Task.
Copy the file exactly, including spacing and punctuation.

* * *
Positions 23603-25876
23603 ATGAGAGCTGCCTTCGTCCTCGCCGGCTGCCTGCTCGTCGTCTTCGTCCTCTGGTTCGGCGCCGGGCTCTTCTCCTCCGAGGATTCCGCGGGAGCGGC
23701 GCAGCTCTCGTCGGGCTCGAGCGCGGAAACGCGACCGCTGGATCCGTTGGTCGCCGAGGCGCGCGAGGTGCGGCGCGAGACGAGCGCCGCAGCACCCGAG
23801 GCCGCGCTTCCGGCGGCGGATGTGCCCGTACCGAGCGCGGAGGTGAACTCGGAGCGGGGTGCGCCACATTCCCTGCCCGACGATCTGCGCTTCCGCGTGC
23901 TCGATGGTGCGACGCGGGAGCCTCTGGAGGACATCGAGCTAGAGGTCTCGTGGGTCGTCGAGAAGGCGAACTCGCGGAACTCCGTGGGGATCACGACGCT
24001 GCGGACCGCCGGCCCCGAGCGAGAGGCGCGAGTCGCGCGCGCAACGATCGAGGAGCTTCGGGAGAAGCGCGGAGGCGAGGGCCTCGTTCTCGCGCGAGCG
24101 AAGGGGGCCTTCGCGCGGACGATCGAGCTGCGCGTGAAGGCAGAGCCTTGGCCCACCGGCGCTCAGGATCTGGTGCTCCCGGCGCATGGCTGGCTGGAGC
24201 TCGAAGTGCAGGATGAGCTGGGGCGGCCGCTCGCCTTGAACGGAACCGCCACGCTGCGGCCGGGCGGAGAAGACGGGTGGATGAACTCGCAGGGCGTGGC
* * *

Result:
Positions 23603-25876
23603 ATGAGAGCTGCCTTCGTCCTCGCCGGCTGCCTGCTCGTCGTCTTCGTCCTCTGGTTCGGCGCCGGGCTCTTCTCCTCCGAGGATTCCGCGGGAGCGGC
23701 GCAGCTCTCGTCGGGCTCGAGCGCGGAAACGCGACCGCTGGATCCGTTGGTCGCCGAGGCGCGCGAGGTGCGGCGCGAGACGAGCGCCGCAGCACCCGAG
23801 GCCGCGCTTCCGGCGGCGGATGTGCCCGTACCGAGCGCGGAGGTGAACTCGGAGCGGGGTGCGCCACATTCCCTGCCCGACGATCTGCGCTTCCGCGTGC
23901 TCGATGGTGCGACGCGGGAGCCTCTGGAGGACATCGAGCTAGAGGTCTCGTGGGTCGTCGAGAAGGCGAACTCGCGGAACTCCGTGGGGATCACGACGCT
24001 GCGGACCGCCGGCCCCGAGCGAGAGGCGCGAGTCGCGCGCGCAACGATCGAGGAGCTTCGGGAGAAGCGCGGAGGCGAGGGCCTCGTTCTCGCGCGAGCG
24101 AAGGGGGCCTTCGCGCGGACGATCGAGCTGCGCGTGAAGGCAGAGCCTTGGCCCACCGGCGCTCAGGATCTGGTGCTCCCGGCGCATGGCTGGCTGGAGC
24201 TCGAAGTGCAGGATGAGCTGGGGCGGCCGCTCGCCTTGAACGGAACCGCCACGCTGCGGCCGGGCGGAGAAGACGGGTGGATGAACTCGCAGGGCGTGGC